By Jamie Yuccas CBS News September 3, 2018, 7:15 PM Women's roller derby makes a comeback as a way to unwind

TEMECULA, Calif. — Under the night lights, 45-year-old Bryna Chadwick, known as "Risky Business," is getting out some of her aggressions. She uses that name "because skating at my age is risky business," she says with a laugh.

For Chadwick, it's a risk worth taking. More than a quarter of roller derby players are now over the age of 35. It's one of America's fastest growing sports.

"We might soccer-mom on the side, but we skate derby," she said.

The team is made up of nurses, waitresses, software engineers and full-time moms.

Fifty-two-year-old Elianna Jameson — or "Foxxy Bloxxy Brown" — is on her ninth pair of skates.

"The fact that me taking up more space in the world was a valuable thing on this track was very attractive to me," Jameson said. "I have never played a sport before."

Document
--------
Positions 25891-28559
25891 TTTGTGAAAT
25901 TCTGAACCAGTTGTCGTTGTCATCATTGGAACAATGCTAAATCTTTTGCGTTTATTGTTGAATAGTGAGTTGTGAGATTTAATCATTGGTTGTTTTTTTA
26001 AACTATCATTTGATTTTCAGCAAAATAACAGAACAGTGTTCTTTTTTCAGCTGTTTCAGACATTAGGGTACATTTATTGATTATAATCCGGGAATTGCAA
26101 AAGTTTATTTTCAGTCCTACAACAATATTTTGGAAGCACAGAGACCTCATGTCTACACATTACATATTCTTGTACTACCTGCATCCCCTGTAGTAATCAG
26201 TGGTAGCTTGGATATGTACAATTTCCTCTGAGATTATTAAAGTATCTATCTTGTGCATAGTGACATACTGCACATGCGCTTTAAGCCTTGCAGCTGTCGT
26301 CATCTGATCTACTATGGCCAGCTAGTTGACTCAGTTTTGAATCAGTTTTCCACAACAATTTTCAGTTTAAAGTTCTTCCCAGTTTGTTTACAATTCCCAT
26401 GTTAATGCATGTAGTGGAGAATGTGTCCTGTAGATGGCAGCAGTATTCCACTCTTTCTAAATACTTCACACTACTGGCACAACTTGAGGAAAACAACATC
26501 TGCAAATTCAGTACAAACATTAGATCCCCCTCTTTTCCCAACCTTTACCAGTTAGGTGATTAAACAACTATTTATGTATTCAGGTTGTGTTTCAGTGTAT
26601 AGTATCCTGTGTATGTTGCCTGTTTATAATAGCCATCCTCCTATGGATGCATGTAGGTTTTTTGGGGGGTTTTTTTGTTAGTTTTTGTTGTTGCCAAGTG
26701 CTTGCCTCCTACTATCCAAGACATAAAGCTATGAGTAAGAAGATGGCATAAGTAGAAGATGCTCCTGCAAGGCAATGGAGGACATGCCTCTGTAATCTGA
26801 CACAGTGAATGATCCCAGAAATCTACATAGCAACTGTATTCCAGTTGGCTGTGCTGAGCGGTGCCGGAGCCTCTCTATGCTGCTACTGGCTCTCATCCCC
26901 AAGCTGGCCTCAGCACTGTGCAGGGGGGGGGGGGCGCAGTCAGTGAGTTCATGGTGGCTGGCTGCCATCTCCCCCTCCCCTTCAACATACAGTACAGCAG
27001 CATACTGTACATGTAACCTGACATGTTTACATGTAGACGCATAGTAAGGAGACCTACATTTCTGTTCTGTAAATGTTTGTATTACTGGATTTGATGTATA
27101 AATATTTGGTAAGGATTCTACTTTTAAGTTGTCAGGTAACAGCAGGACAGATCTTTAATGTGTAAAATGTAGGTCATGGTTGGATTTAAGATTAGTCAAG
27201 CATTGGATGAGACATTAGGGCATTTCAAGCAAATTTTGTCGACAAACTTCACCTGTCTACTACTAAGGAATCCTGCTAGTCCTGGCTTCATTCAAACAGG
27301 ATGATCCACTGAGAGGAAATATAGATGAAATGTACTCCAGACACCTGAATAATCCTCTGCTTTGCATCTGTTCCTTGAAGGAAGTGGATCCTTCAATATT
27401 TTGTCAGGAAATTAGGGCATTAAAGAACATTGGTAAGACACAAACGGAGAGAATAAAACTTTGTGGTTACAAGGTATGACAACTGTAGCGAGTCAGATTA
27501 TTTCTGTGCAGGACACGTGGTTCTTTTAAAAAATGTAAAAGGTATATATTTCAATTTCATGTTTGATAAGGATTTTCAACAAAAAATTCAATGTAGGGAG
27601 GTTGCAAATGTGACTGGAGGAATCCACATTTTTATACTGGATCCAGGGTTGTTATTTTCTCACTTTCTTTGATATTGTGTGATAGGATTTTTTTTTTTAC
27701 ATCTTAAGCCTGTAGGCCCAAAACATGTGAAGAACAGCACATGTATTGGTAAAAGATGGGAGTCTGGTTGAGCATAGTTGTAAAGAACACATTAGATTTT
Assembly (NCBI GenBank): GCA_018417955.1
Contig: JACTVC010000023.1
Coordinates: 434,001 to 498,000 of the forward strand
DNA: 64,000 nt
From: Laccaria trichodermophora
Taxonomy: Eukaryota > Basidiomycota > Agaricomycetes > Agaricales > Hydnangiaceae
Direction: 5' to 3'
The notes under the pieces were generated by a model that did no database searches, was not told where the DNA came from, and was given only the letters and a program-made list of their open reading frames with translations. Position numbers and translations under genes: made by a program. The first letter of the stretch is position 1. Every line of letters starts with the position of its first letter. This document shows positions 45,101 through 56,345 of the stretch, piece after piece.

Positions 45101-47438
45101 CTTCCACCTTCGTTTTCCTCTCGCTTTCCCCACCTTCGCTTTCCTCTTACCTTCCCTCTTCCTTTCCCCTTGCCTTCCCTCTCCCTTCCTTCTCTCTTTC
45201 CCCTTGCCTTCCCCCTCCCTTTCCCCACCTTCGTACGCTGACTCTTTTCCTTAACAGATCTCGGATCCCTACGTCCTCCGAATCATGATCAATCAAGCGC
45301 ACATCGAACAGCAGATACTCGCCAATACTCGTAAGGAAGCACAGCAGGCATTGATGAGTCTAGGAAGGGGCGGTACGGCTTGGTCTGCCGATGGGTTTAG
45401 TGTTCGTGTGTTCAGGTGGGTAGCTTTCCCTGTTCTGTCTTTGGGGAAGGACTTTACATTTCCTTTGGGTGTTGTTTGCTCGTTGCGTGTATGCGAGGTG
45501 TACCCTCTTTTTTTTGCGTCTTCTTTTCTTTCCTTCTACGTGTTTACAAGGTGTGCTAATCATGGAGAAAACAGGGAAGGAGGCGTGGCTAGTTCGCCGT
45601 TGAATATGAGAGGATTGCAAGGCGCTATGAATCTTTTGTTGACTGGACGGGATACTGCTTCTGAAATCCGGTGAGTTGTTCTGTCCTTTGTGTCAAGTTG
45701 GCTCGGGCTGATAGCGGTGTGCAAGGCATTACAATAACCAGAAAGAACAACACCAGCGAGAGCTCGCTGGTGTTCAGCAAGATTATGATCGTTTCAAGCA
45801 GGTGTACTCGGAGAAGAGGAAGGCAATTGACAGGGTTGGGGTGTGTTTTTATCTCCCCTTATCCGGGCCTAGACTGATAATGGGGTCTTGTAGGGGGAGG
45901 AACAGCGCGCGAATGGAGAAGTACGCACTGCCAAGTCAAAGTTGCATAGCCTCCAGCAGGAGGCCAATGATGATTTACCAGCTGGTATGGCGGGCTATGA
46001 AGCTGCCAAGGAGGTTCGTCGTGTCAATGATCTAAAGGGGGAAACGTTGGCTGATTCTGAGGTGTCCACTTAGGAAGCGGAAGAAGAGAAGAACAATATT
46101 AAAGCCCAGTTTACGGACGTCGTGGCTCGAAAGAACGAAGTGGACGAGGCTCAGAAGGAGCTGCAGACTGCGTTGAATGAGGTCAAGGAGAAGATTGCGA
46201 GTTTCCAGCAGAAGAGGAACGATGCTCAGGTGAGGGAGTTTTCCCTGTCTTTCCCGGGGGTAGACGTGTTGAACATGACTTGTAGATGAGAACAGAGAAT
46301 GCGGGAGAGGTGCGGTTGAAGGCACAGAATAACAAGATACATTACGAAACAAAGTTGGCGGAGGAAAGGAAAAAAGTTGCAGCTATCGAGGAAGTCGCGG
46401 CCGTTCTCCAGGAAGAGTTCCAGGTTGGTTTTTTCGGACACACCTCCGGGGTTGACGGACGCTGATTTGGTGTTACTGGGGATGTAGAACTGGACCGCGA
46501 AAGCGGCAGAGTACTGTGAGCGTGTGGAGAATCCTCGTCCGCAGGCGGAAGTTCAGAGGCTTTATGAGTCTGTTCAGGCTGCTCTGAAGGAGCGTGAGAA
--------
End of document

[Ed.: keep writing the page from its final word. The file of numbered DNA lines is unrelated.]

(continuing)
That's why there's an emphasis on recruiting from all demographics. "Fresh Meat Night" is where those who have never done derby are invited to try, and try again.

Skating derby means "falling a lot and getting up, time and time again, and trying it," Chadwick said. "When skaters say they can't do it, we tell them they can't do it yet!"

A women's roller derby team skates in Temecula, Calif.

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It's easier to get people excited, now that the 1970s version of roller derby is gone. No more fake brawls, fake falls and trick skating.

"As the popularity died down, they moved away from theatrics and they really changed it into a legitimate sport that showcases the athleticism of the skaters," Chadwick said.

Girl power is now more than just a saying — it's how you roll.